3. Polder, Wikipedia
  4. Noordoostpolder, Wikipedia
  5. Emmerbaggermolen, Wikipedia (Dutch)
  6. DOP Pump 350 with leveler head, Damen

See also

Dredging Exhibits At The National Maritime Museum Gdansk

Overview of the National Maritime Museum in Gdansk, Poland

Currently I am in Gdansk, Poland. Last week I had a CEDA event1 and next week I am at the Hydro 2018 Conference and Exhibition2. On both events I will report later. My colleague Saskia den Herder wrote a teaser for you3. Now, here, I had the weekend for myself and what better to do, than be a tourist, visit a maritime museum and write a blog about it. So, I will report you about interesting dredging exhibits I discovered at the National Maritime Museum in Gdansk4.

The National Maritime Museum comprises three major venues: the museum building itself5, the ‘SS Sołdek’6 and the old city ‘Crane’7. All equally interesting in their own way. Buy a combined ticket and you get the ferry between them for free. As general maritime museums go, they mainly focus on the history of shipping, shipbuilding and the interaction with the development of the city or country. Gdansk in itself has a very long history in shipbuilding, as the country was well forested for providing the building material for ships. In modern times, one might have heard of the ‘Lenin Shipyard’8, the birthplace of the free labour union ‘Solidarity’, which brought Poland out of the socialist led economy. And of course, where there is water, there are ships and where there are ships, there is Damen9,10.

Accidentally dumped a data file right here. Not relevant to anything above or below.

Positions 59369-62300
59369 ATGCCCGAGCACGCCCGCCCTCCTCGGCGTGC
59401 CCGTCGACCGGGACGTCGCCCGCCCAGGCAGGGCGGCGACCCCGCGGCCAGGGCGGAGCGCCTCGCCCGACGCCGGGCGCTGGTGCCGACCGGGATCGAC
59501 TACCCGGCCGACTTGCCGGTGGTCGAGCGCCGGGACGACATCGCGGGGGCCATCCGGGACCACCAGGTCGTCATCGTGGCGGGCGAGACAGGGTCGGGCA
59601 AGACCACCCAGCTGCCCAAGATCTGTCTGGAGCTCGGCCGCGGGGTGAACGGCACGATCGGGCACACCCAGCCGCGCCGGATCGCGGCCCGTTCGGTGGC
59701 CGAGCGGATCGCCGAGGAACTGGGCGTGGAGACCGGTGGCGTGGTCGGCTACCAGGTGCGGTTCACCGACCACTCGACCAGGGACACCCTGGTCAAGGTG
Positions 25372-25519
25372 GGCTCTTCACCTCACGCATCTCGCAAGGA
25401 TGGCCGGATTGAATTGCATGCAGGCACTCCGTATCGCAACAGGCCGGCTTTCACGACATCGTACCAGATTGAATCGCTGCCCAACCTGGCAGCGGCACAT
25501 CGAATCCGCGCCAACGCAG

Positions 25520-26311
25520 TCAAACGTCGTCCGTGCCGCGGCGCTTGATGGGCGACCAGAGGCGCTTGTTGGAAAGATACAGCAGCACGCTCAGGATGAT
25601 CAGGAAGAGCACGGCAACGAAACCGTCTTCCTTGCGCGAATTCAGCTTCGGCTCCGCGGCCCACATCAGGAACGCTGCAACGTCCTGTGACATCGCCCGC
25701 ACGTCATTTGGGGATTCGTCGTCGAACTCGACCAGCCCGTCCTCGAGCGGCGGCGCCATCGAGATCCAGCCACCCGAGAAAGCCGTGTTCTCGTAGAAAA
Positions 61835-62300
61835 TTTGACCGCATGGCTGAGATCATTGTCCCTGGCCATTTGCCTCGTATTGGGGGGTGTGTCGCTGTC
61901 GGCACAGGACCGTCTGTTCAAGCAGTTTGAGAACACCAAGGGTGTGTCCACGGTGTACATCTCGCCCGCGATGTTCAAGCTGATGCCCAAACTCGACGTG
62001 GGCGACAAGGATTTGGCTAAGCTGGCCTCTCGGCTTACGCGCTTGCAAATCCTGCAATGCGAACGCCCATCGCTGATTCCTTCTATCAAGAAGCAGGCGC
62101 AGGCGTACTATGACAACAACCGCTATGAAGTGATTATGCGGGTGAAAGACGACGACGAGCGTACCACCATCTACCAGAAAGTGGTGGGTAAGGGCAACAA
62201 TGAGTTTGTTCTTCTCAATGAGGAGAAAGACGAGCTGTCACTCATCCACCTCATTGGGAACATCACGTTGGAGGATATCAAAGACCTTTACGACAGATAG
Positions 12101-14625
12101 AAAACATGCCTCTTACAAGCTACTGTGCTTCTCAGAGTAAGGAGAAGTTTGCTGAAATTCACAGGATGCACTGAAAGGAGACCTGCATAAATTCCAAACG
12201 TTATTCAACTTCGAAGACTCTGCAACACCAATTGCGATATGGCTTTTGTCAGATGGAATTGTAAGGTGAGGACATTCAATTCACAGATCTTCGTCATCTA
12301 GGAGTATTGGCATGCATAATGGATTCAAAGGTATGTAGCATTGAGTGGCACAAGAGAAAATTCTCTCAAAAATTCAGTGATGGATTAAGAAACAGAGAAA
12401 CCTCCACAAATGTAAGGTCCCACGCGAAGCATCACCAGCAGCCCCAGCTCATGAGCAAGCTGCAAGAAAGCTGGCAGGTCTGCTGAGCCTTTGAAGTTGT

Horse powered scoop ladder dredge

Between the many models and pictures I found some about dredges indeed. This one seems to be a very first attempt at mechanical dredging. The power was provided by two real horses. There were some sort of scoops or blades drawn over a chute. The wooden blades excavated the soil from the bottom. Water was expelled through holes in the blades. The drained material could be loaded in barges for further transportation. Only after translation later on, I learned that in fact this was an example of a Dutch dredge!

Picture and model of a steam powered bucket ladder dredge

I did find a picture and a model of a locally build dredge. It employs a German steam engine and was built on an oak hull. It already featured the classic iron buckets on a ladder. The development of the working principle did not change that much. The dredged material could be delivered to barges at the aft end for further transport.

Grab dredge ‘Homar’

Finally I came across this model. It is a grab dredge ‘Homar’11, built in 1971 and operated by PRCiP Sp.z o.o. (Dredging & Underwater Works Co Ltd) here in Gdansk12. OK, I don’t want to brag, but it looked vaguely similar to the one we saw when we were on a site visit with the CEDA to the Port of Gdansk13. We had a splendid view over the harbour from the port control tower. And there I already noticed they were doing some dredging works in the entrance channel. But for all what we could see, it could also have been its sister ship ‘Świdrak’. And that concludes a nice round up of dredging discoveries for the weekend.

Overview of the entrance channel as seen from the port control tower. Dredging works indicated.

References

  1. CEDA-MIG Joint Symposium on Advances in Dredging Technology 2018
  2. HYDRO 2018
  3. Dam maintenance – deep dredging, Saskia den Herder
  4. National Maritime Museum in Gdansk
  5. Granaries on Ołowianka Island, NMM
  6. Sołdek, NMM
  7. Crane, NMM
  8. Gdanks Shipyard (Lenin Shipyard), Wikipedia
  9. Damen Engineering Gdansk, Damen
  10. Damen Marine Components, Damen
  11. Homar, Dredgepoint
  12. PRCiP
  13. Port of Gdańsk

See also